Encryption, hacking | Homeland Security Newswire

EncryptionClosing security hole in popular encryption software

Published 10 August 2018

Cybersecurity researchers have helped close a security vulnerability that could have allowed hackers to steal encryption keys from a popular security package by briefly listening in on unintended “side channel” signals from smartphones.

Cybersecurity researchers at the Georgia Institute of Technology have helped close a security vulnerability that could have allowed hackers to steal encryption keys from a popular security package by briefly listening in on unintended “side channel” signals from smartphones.

The attack, which was reported to software developers before it was publicized, took advantage of programming that was, ironically, designed to provide better security. The attack used intercepted electromagnetic signals from the phones that could have been analyzed using a small portable device costing less than a thousand dollars. Unlike earlier intercept attempts that required analyzing many logins, the “One & Done” attack was carried out by eavesdropping on just one decryption cycle.

“This is something that could be done at an airport to steal people’s information without arousing suspicion and makes the so-called ‘coffee shop attack’ much more realistic,” said Milos Prvulovic, associate chair of Georgia Tech’s School of Computer Science. “The designers of encryption software now have another issue that they need to take into account because continuous snooping over long periods of time would no longer be required to steal this information.”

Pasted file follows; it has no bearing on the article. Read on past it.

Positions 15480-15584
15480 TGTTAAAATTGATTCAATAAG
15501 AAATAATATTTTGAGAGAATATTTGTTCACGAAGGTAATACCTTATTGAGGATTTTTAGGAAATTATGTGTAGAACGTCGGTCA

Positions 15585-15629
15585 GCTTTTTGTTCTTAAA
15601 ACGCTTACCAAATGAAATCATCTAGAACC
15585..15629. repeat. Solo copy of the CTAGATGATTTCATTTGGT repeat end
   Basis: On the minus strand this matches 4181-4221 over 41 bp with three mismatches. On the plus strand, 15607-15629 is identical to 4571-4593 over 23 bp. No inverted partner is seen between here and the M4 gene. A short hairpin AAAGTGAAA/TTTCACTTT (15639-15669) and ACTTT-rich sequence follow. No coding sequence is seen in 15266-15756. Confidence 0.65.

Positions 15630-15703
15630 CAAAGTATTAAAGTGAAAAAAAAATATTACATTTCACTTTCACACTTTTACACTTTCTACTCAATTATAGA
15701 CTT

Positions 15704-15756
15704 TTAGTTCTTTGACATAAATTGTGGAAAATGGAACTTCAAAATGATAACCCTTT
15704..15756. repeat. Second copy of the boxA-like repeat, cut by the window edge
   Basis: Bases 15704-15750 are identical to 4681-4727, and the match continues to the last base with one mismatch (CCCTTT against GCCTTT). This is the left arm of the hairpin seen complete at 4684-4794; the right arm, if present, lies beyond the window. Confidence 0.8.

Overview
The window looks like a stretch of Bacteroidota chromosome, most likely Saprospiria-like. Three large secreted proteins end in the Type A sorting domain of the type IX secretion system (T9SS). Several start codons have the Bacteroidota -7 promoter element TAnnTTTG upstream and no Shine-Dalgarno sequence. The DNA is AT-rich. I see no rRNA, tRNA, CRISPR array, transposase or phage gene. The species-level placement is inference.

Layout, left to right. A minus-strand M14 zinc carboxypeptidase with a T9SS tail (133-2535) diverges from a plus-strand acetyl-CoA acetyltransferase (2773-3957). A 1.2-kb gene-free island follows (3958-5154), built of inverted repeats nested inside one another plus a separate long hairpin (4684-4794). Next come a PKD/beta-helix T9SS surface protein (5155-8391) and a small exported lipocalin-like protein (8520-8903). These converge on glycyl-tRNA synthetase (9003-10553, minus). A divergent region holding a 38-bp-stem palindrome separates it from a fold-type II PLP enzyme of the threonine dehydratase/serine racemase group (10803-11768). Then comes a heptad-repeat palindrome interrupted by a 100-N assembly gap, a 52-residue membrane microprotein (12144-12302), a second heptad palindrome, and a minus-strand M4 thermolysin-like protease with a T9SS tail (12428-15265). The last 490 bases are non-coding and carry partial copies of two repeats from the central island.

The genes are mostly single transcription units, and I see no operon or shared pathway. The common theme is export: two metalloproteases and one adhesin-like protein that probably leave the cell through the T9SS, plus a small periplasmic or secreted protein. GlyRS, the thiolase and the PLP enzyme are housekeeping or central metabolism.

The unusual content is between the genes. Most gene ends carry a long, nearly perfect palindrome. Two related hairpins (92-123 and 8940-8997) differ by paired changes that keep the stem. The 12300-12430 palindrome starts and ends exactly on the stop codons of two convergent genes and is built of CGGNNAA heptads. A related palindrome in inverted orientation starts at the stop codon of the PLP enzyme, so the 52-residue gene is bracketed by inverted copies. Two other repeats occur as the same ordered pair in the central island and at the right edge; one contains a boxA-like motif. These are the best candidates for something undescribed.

Georgia Tech says that the side channel attack is believed to be the first to retrieve the secret exponent of an encryption key in a modern version of OpenSSL without relying on the cache organization and/or timing. OpenSSL is a popular encryption program used for secure interactions on websites and for signature authentication. The attack showed that a single recording of a cryptography key trace was sufficient to break 2048 bits of a private RSA key. 

Results of the research, which was supported in part by the National Science Foundation, the Defense Advanced Research Projects Agency (DARPA), and the Air Force Research Laboratory (AFRL) will be presented at the 27th USENIX Security Symposium16 August in Baltimore.

After successfully attacking the phones and an embedded system board – which all used ARM processors – the researchers proposed a fix for the vulnerability, which was adopted in versions of the software made available in May.